The United States and China will seek for “conversations” on weapons limitation rather than “formal talks,” according to the White House National Security Council on Wednesday, downplaying contact on the issue following a meeting between the leaders of the two countries.
US President Joe Biden and Chinese President Xi Jinping agreed this week to “seek to begin to push forward discussions on strategic stability,” according to national security advisor Jake Sullivan, referring to US concerns over China’s nuclear and missile expansion.
Following Sullivan’s statements, the NSC issued a statement cautioning against “overstating” the status of such discussions, underlining that they were not at the same level at which the US and Russia had been engaged for decades.
“It should be obvious, as National Security Advisor Sullivan stated, that this is not the same as the mature and historical dialogue we have with Russia,” an NSC spokeswoman said.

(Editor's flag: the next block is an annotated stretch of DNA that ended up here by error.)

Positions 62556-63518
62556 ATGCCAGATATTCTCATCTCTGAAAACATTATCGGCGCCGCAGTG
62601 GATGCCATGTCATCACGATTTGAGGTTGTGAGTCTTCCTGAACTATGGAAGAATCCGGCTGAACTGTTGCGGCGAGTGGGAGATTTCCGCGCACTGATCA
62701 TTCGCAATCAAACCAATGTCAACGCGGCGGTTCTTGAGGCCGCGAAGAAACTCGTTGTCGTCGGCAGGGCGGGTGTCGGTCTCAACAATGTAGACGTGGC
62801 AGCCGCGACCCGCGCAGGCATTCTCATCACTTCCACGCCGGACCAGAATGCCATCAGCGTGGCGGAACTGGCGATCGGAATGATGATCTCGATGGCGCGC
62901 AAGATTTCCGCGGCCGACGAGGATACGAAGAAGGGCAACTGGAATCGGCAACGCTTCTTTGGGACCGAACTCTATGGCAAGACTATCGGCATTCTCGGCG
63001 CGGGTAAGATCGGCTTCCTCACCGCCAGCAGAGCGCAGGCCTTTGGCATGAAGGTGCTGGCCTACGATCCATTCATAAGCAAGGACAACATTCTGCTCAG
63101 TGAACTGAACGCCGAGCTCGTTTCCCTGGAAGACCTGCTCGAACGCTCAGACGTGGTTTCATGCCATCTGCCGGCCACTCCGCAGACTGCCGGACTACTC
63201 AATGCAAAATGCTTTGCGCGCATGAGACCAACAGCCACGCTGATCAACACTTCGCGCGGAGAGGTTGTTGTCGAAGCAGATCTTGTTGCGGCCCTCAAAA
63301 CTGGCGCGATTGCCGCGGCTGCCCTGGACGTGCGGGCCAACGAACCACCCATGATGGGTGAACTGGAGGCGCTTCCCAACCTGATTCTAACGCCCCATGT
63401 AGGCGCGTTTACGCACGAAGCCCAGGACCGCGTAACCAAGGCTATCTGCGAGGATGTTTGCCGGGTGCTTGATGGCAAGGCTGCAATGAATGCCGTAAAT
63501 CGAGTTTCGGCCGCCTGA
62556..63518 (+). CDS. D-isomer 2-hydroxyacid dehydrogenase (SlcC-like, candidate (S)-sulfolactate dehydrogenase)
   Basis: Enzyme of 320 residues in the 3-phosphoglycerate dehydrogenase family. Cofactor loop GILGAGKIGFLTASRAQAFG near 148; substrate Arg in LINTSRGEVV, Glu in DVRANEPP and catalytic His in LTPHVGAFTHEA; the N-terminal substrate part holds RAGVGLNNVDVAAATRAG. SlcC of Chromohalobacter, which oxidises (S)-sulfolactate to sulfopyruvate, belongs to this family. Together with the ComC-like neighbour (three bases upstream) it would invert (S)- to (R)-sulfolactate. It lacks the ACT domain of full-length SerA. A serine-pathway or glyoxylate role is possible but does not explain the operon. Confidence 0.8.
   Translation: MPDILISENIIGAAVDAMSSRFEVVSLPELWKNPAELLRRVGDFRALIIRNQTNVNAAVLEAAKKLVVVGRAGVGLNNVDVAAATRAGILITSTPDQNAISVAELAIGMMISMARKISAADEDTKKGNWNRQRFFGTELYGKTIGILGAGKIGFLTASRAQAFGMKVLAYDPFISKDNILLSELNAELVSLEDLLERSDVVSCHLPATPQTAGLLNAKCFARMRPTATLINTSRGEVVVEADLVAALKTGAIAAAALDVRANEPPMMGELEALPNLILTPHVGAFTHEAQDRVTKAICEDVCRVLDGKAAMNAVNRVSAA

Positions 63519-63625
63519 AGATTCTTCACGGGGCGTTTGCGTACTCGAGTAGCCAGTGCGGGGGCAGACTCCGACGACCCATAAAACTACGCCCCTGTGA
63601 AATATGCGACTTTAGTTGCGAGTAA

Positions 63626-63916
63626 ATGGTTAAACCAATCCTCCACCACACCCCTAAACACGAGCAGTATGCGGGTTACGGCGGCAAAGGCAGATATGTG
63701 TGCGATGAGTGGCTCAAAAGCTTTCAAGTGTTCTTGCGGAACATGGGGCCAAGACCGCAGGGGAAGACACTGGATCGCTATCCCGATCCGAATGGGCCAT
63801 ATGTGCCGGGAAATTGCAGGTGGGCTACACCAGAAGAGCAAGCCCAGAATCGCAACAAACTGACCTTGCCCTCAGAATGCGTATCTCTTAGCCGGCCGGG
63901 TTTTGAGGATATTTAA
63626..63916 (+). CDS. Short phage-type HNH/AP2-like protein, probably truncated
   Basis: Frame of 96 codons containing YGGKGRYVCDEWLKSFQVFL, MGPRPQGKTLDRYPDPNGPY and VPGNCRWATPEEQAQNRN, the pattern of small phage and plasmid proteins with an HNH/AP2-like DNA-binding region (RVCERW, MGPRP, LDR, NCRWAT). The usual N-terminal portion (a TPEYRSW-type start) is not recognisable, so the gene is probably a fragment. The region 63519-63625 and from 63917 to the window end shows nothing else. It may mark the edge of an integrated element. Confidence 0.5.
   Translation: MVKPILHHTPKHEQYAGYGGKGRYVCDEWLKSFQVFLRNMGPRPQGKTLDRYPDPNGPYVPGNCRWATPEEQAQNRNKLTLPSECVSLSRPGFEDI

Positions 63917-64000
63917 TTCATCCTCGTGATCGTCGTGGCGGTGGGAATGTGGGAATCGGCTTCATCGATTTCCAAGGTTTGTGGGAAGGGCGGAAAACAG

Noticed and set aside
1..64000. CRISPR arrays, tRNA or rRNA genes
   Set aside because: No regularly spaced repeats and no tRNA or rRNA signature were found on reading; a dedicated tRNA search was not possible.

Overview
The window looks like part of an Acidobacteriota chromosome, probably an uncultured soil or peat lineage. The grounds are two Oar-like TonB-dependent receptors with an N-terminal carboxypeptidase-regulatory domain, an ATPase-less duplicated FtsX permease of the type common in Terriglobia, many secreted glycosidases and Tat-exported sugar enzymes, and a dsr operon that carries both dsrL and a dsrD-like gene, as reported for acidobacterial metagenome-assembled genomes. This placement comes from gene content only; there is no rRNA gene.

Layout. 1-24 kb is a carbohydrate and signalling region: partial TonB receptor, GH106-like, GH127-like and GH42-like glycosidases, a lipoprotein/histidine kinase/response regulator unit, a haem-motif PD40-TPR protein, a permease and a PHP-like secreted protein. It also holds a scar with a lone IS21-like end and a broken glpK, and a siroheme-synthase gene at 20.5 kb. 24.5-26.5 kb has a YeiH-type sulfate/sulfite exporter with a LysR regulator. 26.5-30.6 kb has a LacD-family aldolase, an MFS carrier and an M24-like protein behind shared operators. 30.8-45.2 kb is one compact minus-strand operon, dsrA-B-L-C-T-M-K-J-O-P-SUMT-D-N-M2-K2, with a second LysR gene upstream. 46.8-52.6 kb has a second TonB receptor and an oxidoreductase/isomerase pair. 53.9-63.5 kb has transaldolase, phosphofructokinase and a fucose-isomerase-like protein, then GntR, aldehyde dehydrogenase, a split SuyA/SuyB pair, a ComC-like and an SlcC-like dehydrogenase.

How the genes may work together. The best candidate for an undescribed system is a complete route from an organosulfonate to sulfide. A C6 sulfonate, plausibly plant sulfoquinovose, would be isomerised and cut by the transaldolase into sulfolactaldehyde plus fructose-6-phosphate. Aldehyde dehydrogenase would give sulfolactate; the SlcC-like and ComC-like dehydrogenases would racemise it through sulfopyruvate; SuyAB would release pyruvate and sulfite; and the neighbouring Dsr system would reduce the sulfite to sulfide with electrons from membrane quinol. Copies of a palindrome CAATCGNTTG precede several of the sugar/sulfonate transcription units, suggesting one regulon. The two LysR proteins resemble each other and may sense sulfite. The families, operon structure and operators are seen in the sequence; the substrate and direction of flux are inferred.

“These are not arms control discussions, but rather conversations with empowered interlocutors,” he stated, without specifying the mechanism for future interaction on the subject.
Washington has repeatedly urged China to join it and Russia in a new arms control treaty.
Beijing says the arsenals of the other two countries dwarf its own. It says it is ready to conduct bilateral dialogue on strategic security “on the basis of equality and mutual respect”.
Although Biden and Xi spoke for about 3-1/2 hours, the two leaders appeared to do little to narrow differences that have raised fears of an eventual conflict between the two superpowers.